Bill’s Response

I like Kyle’s statement about how Fisher’s laconic nature is not exactly what one expects from a bard and how this has been a bit of running joke throughout. He’s certainly not the Fflewdder Fflam of the Malazan universe.

The problem with reading these books over such a long period, and intertwining them with Steven’s, is that you forget so much obviously. My gut thought when Kyle muses on how his younger self might have been confused about why Teal and the others are still pursuing them is that that I didn’t really feel this had been earned, that it didn’t really feel like I’d been shown Kyle’s growth and maturation so much as I’d been told it. But it’s possible I’m doing a disservice to our author here and am just not remembering fully. Anyone?

The conversation between Fisher and Kyle involving the instrument and hope, etc., seemed a bit overly important to me.

More positively, as has been the case throughout this novel, I think Esslemont’s setting/nature descriptions are wonderfully vivid and evocative—the light (pewter), the details “stunted long-needle pine and juniper”, the flora the flora one would expect to find in a mountain, the climate the climate one would expect to find, etc. It’s nicely done.

I think this came up once before, but it just feels a bit off to me the way Badlands scoffs at the idea of the ice reawakening etc., mocking them as just old songs and legends. One would think with all he’s seen, and all he’s heard of, he’d be a bit less dismissive.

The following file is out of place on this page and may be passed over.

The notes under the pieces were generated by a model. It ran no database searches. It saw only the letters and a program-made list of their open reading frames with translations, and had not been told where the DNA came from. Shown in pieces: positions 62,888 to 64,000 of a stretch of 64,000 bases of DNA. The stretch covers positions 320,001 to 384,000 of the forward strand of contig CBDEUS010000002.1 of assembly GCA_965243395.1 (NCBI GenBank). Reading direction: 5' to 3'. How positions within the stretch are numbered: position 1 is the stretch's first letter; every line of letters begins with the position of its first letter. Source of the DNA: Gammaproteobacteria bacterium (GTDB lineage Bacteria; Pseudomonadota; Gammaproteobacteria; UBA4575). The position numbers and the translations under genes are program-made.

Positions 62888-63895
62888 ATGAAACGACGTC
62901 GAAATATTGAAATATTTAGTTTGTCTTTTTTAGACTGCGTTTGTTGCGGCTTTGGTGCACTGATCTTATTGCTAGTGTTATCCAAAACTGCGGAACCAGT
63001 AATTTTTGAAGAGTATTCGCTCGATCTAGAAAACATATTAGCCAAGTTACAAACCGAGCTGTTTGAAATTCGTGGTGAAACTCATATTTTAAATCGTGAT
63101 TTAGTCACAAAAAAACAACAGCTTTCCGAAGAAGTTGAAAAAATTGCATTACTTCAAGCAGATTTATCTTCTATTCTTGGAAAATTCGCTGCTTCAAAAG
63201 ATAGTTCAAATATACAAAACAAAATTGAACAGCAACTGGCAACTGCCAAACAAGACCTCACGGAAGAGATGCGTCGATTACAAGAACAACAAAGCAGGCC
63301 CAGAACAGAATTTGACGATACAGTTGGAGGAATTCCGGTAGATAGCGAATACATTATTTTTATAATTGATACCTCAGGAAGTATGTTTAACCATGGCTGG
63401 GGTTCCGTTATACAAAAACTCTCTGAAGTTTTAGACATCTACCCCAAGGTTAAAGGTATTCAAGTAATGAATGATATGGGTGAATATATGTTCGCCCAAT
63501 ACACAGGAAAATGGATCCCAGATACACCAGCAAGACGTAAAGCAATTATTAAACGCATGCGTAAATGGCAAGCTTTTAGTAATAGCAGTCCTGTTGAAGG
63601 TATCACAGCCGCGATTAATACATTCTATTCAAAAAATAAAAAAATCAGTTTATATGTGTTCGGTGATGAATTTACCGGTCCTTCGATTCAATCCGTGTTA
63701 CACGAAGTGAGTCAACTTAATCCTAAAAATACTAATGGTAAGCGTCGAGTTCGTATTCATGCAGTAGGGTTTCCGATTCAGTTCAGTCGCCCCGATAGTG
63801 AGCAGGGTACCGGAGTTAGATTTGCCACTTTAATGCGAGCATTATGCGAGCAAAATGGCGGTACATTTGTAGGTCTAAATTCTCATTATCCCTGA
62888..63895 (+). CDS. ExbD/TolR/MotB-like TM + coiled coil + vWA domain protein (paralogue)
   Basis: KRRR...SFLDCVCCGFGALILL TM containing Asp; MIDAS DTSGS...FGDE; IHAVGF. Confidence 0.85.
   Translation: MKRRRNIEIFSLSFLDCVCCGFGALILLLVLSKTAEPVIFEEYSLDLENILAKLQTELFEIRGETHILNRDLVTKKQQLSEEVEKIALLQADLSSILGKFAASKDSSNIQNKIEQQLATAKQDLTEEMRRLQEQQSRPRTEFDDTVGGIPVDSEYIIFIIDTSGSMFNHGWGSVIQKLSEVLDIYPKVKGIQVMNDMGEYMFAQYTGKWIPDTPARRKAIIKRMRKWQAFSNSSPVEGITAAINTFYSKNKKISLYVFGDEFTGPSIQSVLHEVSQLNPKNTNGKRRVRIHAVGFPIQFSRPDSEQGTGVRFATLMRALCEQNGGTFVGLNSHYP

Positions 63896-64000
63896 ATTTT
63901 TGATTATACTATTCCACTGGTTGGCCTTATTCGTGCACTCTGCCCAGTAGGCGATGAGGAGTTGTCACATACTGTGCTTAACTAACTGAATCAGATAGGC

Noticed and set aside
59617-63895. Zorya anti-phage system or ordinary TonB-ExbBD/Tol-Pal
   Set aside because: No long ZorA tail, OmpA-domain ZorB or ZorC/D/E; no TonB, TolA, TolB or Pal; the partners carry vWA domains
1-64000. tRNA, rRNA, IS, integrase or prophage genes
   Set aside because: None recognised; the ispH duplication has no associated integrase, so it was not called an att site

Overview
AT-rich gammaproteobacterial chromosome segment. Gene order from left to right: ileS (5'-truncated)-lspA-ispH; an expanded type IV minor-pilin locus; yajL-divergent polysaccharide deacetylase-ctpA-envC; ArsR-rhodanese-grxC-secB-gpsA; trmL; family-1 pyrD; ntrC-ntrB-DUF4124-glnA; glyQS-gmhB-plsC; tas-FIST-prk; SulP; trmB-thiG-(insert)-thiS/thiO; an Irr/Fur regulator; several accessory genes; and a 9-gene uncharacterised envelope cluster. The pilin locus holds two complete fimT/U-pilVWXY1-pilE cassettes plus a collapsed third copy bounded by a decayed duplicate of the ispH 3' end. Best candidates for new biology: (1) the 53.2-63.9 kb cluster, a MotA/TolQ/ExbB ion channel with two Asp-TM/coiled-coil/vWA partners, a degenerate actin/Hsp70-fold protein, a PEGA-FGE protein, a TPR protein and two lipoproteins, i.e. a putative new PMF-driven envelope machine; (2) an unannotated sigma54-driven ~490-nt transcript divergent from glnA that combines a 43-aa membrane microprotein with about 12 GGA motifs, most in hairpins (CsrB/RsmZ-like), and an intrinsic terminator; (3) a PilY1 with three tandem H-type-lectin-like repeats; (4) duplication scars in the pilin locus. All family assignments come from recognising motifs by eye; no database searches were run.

OK yes, there probably is some other reason the Imass never attack to kill the Crimson Guard, something deeply secret, maybe something to do with the Vow, maybe…

And here is one mystery (if only a kinda sorta one at this point) revealed: Svalthbrul is the T’lan Imass spear taken long ago

I wouldn’t have minded a bit more time for Orman to think about killing Buri. He just seemed to zip from I can’t no way not gonna to well OK if you say so. I completely get why he came to the decision—I just would have liked more time between those two poles to see him struggle a bit more with it.

I do like the details in this moment with the spear impaling both body and ice, and the way Orman’s hands were frozen to the shaft so his release from the weapon meant the tearing of skin and loss of blood. I would have liked to have stayed with just the image of the blood on the hands rather than have him expound on it. I tend to prefer as a reader to let me make those connections rather than have them pointed out to me, though again, it makes sense that he does think these thoughts.

Interesting how at the end here of both book and series we’re getting so many references to fragility and age: Cartheron with his heart issues and his worn face, Silverfox with “her aged and crooked hands [that] still shook,” Pran Chole with “patches of [his face] fallen or worn away.” There’s a real sense of transition here, of a shift from a past world and its players to a new one. A concept that has been a major theme throughout.